Luckily, I remembered a response I got last year to a similar bird from Kevin Karlson, author of The Shorebird Guide, and he provided some interesting comments regarding Semipalmated Sandpiper identification. Basically, he mentioned that Semipalms show a wide variation in bill length and wing projection, with females typically having longer bills and wings. They can also appear larger, as in the case of this bird. Kevin was gracious enough to respond to this bird, and offered the following:

This is clearly a case of how a single photo can show a bird in a pose that is in a misleading instead of helpful posture, like the first shot. Glad for the second photo of this juvenile female Semipalmated Sandpiper. Although it may resemble a Baird's or White-rumped due to the long body and wings, some large female Semis can have very long rear bodies and wings, but the wing/tail ratio is spot on for a Semi and definitely not a Baird's (whose wings extend well past the folded tail), and although some White-rumps can have wings that just reach the tail tip (usually males), their plumage as juveniles would be way different that this bird, and the bill shape is wrong for both Baird's and White-rumped. I could go on and on about the differences between this bird and the other three, but it is clearly a Semi, and the space here is limited. Not a Western for so many reasons, both structurally and plumage, but the bill is too blunt tipped, the plumage is wrong for Western (no rust scapular line), and the body structure is too evenly weight distributed for Western, which would show a bigger, blockier head; front heavy and chest/shoulder heavy weight distribution. The dark cap that contrasts with a paler nape is also a juv Semi feature, with Western showing a grayish cap with dark streaks and a mostly grayish nape. Good comments and discussion. Sorry, Baird's juv would have a finely streaked upper breast that is well defined, and a bill that is not as thick at the base and more fine tipped than this bird.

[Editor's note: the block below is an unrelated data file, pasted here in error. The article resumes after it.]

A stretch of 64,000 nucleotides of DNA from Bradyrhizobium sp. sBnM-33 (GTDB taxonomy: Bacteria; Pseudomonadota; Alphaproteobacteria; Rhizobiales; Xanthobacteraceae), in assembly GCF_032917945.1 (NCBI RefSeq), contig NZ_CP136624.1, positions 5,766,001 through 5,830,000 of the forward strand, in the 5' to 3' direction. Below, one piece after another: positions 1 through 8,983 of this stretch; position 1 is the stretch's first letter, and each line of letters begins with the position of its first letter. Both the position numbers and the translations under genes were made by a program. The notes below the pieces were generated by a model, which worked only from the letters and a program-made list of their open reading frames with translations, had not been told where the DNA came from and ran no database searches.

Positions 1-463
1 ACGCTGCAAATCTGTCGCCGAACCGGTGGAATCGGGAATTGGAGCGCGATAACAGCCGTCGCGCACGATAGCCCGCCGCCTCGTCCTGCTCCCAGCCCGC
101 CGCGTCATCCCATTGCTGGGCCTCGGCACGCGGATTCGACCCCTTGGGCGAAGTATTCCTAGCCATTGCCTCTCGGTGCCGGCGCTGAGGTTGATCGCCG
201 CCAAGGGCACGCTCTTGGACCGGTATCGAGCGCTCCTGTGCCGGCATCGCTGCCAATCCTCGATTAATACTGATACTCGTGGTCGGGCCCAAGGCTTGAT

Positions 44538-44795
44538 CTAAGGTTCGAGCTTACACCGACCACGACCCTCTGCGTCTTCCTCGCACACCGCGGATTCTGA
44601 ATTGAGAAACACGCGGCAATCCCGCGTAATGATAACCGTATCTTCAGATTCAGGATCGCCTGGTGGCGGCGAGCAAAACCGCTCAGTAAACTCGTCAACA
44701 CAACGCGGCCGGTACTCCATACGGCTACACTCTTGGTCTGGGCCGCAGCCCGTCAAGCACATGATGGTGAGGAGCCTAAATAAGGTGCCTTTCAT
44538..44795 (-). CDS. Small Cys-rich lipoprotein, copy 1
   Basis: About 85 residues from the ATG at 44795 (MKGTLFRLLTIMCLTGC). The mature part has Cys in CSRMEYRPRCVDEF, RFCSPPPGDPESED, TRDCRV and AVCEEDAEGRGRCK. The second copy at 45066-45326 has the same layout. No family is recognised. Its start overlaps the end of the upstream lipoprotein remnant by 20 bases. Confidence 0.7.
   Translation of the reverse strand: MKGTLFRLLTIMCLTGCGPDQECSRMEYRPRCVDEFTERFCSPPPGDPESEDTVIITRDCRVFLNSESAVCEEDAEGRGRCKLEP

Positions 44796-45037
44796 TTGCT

Thanks again, Mr. K!

I continued to scan the east shoreline of Cell 3 but failed to see anything other than Least and Semipalmated Sandpipers. I did spot a Bonaparte's Gull in the NE corner of Cell 3, and hoped for a while that it might be a Franklin's, Laughing, or Little Gull (negative on all points).

An American White Pelican was in the south end of Cell 4 and provided a nice photo from the bike.

The rest of the ride would be uneventful until I flushed a Willet in the Long Pond Unit as I rode back to the car.

2 comments:

Roger Eriksson said...

Great shorebird challenge - my first thought was Baird's because of the wing extensions but then upon closer scrutiny other possibilities occurred.Kevin answered all the variables. Thanks Jerry for your wonderful blogs.

Debra Wolf said...

Thank you for sharing these very fine ID points, Jerry. I am trying to get better acquainted with what is to me a very confusing group of birds. A very helpful and enlightening discussion!